At the time, the local BIA office was subject to two Office of Inspector General inquiries, at least three General Accounting Office investigations, at least one internal BIA investigation, and at least three negative Office of Special Trustee records assessments. These governmental reports detailed the deplorable condition of the records and files of the BIA’s local office and the lack of resources to deal with the Tribe’s oil and gas activities. We want to emphasize that tribal leadership and staff acted in the Tribe’s best interest and at no time was anyone asked to do anything illegal. In fact, with the assistance of the Tribe’s departments and legal staff, almost all of the pending projects were ultimately completed, despite delays by BIA. As you know, the United States and the Southern Ute Indian Tribe recently reached a settlement in the Sisseton lawsuit that related to the Department of the Interior’s (and specifically the BIA’s) breach of trust, including damages for BIA delays. Despite all this, the Tribe continues to work with the BIA to build a constructive relationship and now works productively with the local BIA office and its current staff.
We take our role as caretakers and stewards of our land, water, and air very seriously. We owe it to the Creator and the future generations to leave the Earth as we found it. We just recently won a Clean Air Excellence award from the Environmental Protection Agency Clean Air Act Advisory Committee for our work in environmental regulation and compliance. Additionally, the Tribe has received local recognition for its response to the Gold King Mine release. The Tribe has never tried to sidestep its legal or environmental responsibilities. In fact, some of the Tribe’s environmental stipulations are more stringent than federal requirements.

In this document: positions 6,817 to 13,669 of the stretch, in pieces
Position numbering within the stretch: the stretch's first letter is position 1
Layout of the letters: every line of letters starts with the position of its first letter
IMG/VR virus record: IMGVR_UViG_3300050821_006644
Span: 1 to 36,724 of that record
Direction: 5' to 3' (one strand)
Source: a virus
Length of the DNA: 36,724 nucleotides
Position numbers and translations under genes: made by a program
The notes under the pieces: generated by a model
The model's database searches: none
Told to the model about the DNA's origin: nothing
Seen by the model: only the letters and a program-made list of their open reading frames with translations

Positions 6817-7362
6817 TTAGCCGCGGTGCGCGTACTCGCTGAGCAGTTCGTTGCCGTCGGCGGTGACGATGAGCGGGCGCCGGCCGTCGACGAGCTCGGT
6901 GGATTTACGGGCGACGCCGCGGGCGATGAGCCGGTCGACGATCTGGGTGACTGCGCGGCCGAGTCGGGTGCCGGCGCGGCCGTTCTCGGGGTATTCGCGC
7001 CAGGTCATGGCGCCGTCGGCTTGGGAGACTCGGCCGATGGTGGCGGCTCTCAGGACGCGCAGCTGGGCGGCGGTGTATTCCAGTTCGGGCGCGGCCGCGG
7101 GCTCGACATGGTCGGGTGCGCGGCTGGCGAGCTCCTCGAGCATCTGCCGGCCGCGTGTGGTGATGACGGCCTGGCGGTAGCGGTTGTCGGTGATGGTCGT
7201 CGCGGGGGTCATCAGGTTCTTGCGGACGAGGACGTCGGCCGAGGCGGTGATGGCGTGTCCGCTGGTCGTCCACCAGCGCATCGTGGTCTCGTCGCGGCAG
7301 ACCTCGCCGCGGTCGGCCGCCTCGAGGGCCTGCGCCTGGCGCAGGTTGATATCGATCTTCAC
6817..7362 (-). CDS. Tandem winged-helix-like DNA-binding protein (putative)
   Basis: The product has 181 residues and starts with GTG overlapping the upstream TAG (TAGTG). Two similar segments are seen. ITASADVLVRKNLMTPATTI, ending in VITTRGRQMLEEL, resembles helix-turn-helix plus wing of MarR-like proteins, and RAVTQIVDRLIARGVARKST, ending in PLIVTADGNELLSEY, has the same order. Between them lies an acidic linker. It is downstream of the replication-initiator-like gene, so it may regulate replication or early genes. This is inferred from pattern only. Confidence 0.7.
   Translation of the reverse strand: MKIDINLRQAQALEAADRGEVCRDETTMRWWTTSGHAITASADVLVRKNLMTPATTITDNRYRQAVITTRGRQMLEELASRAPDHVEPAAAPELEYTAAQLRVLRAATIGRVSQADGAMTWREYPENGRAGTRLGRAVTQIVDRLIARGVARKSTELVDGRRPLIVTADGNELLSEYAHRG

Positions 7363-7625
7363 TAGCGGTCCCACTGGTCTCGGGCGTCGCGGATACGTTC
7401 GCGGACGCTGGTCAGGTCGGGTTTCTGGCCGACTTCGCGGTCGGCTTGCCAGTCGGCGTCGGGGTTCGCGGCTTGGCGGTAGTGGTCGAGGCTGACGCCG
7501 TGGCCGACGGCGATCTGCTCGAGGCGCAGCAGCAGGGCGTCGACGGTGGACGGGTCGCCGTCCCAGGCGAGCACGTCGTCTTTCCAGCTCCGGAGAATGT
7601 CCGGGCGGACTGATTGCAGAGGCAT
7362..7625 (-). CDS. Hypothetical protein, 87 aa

Despite a three and a half-year “investigation”, report submittal, and lawsuit settlement process, the OSC NEVER made the Tribe aware of the lawsuit and never asked for the perspective of the Tribe or the individuals involved. We find it odd that the OSC decided now, at the verge of a new administration, to release this information in a public setting. We only found out about this “whistleblower” lawsuit when the media started to contact us for comment. Even more unsettling is that this “training document” respected the confidentiality of all parties except the Tribe, again without even a courtesy call to let the Tribe know we were being named. This calls into question not only the legitimacy of the investigation, but also the true intent of these actions.
The complete disregard for the Tribe and its reputation is disheartening to say the least. The situation in Standing Rock resulted from the federal government refusing to consult with Native peoples in the area and this is much the same. At this time, our requests for additional information from the OSC have not been answered. Rest assured that we will continue to seek answers to our inquiries and will continue to pursue the true nature of this report and the OSC actions.
Our first thought is to tribal members and ensuring that they receive information from the Tribe’s perspective, not from a biased media source and mischaracterized report. We want to reiterate our concern for the environment and its impact on our tribal members.
Southern Ute Tribal Council
Download : 20161216-osc-rebuttal-letter-v3
Posted on December 7, 2016